1) innaka latisilur rahim – you establish bonds of relationships with your family;
2) wa tasdiqul hadith – you always speak the truth;
3) wa tahmilul kull – you assist anyone in need;
4) wa taqrid dayf – you are hospitable to your guests;
5) wa tu`inu `ala nawa ibul haqq – and you assist in every just cause.
The second example occurred three years after the Prophet (pbuh) received the first revelation, i.e. when he first publically witnessed the ethico-moral teachings of Islam. He ascended the hill of al-Safa, near the Ka`ba, and asked the people who were gathered there: “Tell me, if I were to inform you that an army is behind this valley and is about to attack you, would you believe me? They replied: “Yes, we have not experienced anything except truthfulness from you.”
Both of the above examples from the life of the Prophet Muhammad (pbuh) make it crystal clear that oral preaching can only have efficacy if it is backed up by corresponding actions.
Some Muslim scholars, such as Syed Zainul `Abidin, founder of the Institute and Journal for Muslim Minority Affairs, have proposed that da`wah is witnessing the truth solely by means of the exemplary lives of individuals and communities. `Abidin, furthermore, contends that by making religious conversion the explicit and measurable objective of bearing witness violates both the prerogative of God, who alone can change the hearts of human beings, as well as the God-given freedom of choice, without which the call to Islam to faithful submission would be meaningless.
The concluding part of Qur’an 16:125 seems to support such a view. The verse makes it clear that it is not the responsibility of Muslims to convert others to Islam for this is the realm of Allah. The duty of Muslims is only to witness to the ethico-moral teachings of Islam through their conduct and speech in the best manner possible. In other words, the character and conduct of the bearer must attest to the message. Violence and intimidation can never succeed in making people listen to your message or attract people to your cause. And nowhere in the sirah do we have examples of the Prophet Muhammad (pbuh) intimidating or forcing people to become Muslim.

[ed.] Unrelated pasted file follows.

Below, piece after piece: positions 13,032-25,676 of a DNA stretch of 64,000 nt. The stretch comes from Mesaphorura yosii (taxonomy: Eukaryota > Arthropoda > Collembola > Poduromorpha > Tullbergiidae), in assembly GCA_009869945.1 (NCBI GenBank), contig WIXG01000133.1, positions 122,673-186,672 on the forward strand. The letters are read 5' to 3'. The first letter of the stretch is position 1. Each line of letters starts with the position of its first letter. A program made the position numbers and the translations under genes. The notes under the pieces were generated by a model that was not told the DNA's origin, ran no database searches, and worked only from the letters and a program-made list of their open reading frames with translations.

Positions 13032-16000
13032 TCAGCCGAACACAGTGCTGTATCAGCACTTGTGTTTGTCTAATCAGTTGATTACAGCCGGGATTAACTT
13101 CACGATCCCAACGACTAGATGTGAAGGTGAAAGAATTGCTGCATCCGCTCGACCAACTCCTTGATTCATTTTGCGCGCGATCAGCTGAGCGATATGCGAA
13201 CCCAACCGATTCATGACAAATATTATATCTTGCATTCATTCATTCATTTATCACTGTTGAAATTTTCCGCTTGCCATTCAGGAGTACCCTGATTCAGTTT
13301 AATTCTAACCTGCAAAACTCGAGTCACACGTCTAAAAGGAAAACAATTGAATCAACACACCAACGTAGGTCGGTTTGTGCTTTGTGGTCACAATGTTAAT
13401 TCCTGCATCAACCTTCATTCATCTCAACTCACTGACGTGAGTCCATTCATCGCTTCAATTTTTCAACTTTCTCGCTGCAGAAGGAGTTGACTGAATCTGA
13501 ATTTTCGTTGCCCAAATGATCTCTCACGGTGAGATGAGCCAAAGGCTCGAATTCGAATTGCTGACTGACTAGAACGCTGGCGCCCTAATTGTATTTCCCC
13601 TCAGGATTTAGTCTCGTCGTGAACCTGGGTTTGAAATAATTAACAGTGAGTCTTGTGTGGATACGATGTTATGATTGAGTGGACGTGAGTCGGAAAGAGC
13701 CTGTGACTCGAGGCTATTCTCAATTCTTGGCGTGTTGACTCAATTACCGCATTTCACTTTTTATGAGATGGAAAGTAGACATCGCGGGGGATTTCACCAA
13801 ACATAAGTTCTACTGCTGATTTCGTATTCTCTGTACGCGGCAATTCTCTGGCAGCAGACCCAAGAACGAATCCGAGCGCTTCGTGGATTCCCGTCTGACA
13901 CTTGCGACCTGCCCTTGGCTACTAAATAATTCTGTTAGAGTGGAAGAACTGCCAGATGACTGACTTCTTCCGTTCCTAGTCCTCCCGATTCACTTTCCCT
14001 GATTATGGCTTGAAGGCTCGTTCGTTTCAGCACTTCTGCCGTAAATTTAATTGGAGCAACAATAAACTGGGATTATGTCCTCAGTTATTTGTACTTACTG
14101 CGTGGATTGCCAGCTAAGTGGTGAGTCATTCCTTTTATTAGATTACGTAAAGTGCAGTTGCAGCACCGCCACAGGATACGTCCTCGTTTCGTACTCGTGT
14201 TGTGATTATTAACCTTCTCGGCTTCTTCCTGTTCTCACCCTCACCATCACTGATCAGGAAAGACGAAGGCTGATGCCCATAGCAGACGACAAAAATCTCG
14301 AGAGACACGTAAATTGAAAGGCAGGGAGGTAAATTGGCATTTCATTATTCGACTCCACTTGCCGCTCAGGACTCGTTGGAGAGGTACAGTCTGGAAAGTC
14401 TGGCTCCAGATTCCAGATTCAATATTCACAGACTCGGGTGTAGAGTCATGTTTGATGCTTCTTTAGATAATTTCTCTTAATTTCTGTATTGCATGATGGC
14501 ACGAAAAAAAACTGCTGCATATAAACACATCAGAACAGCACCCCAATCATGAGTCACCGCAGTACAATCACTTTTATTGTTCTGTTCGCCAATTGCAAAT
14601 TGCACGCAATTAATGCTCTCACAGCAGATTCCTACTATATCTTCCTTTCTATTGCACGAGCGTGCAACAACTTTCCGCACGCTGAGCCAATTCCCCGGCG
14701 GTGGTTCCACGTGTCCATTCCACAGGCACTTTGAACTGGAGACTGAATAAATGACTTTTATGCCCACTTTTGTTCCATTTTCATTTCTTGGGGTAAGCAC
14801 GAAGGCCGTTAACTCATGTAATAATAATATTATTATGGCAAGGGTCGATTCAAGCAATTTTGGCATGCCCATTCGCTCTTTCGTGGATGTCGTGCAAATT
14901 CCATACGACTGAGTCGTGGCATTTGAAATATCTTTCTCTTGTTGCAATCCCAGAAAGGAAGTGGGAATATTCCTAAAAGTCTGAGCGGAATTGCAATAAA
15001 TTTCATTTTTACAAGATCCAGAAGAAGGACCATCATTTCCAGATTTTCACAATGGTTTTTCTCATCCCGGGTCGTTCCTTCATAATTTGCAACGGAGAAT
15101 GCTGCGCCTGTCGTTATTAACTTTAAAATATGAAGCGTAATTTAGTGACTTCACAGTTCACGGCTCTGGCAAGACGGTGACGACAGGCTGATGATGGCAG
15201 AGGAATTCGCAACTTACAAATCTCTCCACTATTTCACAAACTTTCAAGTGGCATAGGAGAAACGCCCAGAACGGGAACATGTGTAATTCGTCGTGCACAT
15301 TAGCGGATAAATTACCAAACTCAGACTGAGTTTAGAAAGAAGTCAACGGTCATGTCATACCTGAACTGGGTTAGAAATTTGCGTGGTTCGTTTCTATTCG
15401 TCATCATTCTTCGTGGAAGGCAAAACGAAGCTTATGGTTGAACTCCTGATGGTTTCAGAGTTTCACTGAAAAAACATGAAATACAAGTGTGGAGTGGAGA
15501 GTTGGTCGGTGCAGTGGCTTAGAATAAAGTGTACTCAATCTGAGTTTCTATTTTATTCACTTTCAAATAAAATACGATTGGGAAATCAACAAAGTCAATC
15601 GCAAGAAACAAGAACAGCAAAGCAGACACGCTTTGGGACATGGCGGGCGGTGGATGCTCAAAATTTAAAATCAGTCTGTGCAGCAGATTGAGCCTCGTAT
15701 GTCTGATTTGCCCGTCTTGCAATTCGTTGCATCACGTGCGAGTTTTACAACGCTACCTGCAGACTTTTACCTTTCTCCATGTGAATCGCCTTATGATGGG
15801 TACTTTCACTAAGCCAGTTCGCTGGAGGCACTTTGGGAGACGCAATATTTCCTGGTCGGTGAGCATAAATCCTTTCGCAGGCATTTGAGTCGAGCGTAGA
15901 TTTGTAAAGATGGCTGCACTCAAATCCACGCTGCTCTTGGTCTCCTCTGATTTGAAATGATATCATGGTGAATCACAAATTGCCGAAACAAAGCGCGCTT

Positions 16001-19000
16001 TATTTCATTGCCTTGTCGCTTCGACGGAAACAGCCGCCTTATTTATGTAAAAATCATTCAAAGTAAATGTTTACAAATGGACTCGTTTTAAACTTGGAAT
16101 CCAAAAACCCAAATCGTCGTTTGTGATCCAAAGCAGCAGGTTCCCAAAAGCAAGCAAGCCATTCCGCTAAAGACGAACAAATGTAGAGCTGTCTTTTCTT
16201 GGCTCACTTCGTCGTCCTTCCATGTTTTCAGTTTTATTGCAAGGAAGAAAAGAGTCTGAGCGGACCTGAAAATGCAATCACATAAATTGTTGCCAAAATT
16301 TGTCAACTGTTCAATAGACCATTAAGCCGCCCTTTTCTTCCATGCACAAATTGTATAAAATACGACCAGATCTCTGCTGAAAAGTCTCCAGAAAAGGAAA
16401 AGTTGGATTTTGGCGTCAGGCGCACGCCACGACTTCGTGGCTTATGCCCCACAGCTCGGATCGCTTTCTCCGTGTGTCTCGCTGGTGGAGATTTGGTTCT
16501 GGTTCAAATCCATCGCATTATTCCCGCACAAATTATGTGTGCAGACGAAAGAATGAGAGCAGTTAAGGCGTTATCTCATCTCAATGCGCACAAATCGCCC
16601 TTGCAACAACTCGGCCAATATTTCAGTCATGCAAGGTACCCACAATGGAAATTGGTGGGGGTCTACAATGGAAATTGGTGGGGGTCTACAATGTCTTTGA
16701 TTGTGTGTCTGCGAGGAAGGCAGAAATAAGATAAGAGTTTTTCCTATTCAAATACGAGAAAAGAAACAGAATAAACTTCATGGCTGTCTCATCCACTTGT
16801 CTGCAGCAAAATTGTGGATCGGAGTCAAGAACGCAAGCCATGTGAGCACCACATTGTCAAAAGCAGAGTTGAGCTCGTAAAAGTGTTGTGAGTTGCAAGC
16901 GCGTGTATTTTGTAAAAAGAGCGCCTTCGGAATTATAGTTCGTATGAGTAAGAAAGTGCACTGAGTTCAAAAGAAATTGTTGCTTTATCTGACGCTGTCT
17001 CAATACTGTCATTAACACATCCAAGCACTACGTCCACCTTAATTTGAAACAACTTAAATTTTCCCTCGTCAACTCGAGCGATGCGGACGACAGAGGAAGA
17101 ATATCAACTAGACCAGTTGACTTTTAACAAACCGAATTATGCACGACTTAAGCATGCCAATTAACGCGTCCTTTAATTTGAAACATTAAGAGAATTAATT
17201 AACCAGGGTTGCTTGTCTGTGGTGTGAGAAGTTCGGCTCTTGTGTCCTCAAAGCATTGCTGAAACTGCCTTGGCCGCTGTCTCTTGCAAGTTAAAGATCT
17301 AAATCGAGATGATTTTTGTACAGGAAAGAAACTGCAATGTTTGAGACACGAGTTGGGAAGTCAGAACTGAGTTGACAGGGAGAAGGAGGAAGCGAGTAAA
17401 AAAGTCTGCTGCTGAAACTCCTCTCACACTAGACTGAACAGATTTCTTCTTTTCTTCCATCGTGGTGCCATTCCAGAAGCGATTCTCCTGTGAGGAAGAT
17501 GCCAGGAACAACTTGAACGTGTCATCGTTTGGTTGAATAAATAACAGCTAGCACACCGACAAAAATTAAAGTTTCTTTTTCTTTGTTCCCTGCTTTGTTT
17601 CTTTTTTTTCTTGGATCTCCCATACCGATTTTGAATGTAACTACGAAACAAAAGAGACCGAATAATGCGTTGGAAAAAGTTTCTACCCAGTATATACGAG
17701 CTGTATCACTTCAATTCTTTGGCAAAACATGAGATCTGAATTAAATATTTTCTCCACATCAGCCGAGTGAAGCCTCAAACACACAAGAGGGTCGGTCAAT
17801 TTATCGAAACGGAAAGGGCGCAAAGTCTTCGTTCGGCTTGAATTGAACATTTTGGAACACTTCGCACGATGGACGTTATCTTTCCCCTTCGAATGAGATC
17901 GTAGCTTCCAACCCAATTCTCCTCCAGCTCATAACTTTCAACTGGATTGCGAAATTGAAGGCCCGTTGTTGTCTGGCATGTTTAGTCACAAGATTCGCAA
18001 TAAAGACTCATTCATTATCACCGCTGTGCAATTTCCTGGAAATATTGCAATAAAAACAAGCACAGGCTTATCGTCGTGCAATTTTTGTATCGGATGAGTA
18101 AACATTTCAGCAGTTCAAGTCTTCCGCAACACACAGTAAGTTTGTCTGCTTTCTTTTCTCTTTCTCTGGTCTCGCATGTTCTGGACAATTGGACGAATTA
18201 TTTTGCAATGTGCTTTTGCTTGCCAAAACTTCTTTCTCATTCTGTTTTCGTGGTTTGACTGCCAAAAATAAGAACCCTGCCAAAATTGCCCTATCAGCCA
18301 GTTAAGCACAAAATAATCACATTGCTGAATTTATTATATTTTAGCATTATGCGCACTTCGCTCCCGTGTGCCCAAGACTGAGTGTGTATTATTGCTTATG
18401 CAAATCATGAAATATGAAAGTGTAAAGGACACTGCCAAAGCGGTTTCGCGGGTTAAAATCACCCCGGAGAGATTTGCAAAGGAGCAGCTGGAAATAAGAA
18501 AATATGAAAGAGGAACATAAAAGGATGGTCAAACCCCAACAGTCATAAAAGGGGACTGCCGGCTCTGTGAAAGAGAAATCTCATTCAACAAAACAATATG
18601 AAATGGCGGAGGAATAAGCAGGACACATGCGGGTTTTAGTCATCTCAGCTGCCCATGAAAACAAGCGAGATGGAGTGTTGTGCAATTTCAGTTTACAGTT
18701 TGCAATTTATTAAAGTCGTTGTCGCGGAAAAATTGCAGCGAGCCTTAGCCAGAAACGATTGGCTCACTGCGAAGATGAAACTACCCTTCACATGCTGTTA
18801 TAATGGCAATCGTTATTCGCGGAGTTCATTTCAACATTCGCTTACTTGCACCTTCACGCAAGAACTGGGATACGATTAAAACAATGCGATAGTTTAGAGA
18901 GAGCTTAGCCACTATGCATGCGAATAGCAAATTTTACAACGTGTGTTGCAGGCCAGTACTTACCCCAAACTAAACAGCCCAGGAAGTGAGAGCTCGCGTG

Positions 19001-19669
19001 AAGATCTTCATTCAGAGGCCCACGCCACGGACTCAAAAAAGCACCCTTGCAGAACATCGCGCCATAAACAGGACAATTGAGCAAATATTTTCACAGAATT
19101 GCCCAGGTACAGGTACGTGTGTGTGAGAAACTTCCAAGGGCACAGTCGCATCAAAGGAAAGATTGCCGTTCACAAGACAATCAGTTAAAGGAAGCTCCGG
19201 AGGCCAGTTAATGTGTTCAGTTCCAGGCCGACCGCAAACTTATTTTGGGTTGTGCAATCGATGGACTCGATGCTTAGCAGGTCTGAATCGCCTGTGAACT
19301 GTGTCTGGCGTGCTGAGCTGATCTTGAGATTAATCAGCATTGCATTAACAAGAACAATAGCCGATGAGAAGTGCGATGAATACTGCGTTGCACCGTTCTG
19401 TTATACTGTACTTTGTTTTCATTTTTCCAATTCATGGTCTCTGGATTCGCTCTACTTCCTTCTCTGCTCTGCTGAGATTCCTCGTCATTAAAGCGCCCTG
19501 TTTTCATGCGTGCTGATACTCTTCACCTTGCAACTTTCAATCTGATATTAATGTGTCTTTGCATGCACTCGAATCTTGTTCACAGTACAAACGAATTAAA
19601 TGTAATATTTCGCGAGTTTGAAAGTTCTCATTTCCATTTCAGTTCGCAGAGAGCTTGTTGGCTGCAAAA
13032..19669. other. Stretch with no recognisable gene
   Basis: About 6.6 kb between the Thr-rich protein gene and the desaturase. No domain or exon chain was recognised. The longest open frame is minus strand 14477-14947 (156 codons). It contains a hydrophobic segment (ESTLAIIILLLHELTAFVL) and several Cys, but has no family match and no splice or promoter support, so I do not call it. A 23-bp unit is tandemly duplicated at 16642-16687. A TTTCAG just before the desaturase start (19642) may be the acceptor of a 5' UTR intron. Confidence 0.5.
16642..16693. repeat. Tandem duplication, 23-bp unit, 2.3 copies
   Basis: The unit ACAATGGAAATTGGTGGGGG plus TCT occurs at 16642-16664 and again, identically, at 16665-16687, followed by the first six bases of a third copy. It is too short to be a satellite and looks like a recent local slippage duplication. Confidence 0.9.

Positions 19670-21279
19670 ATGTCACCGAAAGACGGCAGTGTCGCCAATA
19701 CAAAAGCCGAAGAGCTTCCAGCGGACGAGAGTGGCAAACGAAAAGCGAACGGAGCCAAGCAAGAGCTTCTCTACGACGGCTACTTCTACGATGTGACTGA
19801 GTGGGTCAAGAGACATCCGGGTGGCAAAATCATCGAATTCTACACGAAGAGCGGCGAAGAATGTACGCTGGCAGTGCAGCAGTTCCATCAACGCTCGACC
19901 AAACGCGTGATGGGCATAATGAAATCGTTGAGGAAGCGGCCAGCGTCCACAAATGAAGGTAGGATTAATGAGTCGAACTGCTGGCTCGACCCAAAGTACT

In conclusion, it is my considered view that in bearing witness to Islam it is important for us in our local context to move beyond seeing poor people, particularly poor black people, as merely recipients of need or only contexts for d`awah and conversion. In this regard al-Shahid Imam Abdullah Haron, who was tortured to death by the Apartheid security forces while in prison in 1969, serves as an exemplary model. He was one of the first Muslim leaders to regularly frequent Black townships such as Langa, Nyanga and Gugulethu. For Imam Haron the primary motivation of his interactions with township communities was to show solidarity with fellow oppressed compatriots. In doing so, he sought to break down racial and cultural barriers that kept communities apart during the Apartheid era, and stubbornly persists today. Imam Haron truly witnessed to the highest ideals of Islam, by eschewing racism and apartheid, standing up for justice, and most of all sharing the compassion of Islam to all non-Muslims he came into contact with. It is the compassionate manner in which he responded to people and his commitment to their plight that attracted people to him and made them curious about the faith and the way of life that inspired him to do what he did. The legacy and heritage that Imam Haron has bequeathed us is rich, socially relevant and a beacon of how to bear witness to the ethico-moral teachings of Islam with integrity.
It is this legacy of Imam Haron that we at CMRM strive to emulate in our solidarity visits to the farming community of Leeuwenkuil. While we may provide some relief for their hardships with food parcels and hygiene care packs, it is really the time we spend with the community that has the potential for the greatest impact. We go to the farm, not to convert them to Islam, but to display genuine solidarity with their ongoing struggles for dignity and justice. Giving of our time to interact and engage in joint activities with this impoverished community, humanizes us and gives them hope of a world beyond their dire conditions. They feel seen and heard. If we proselytize anything, it is to encourage them to join and support the workers union CSAAWU. Our support to the Leeuwenkuil farming community is our modest attempt at bearing witness to compassionate justice with integrity.
May Allah bless our efforts and enable us to witness to the noble values and teachings of Islam in the best manner possible. I pray that Allah, the Lord of Compassionate Justice, strengthens all of us to live up to His noble Guidance as embodied in the sirah – life of the Prophet Muhammad (pbuh). Let us pray for world peace at this joyous time of celebration and bestow salutations of peace and blessings upon our beloved leader and exemplar Prophet Muhammad:
إِنَّ اللَّهَ وَمَلَائِكَتَهُ يُصَلُّونَ عَلَى النَّبِيِّ
يَا أَيُّهَا الَّذِينَ آَمَنُوا صَلُّوا عَلَيْهِ وَسَلِّمُوا تَسْلِيمًا
Allah and His Angels send blessings and salutations of peace on the Prophet: O Believers: Send blessings and salutations on him, and salute him with all respect.
(Qur’an: surah al-Ahzab, chapter 33, verse 56)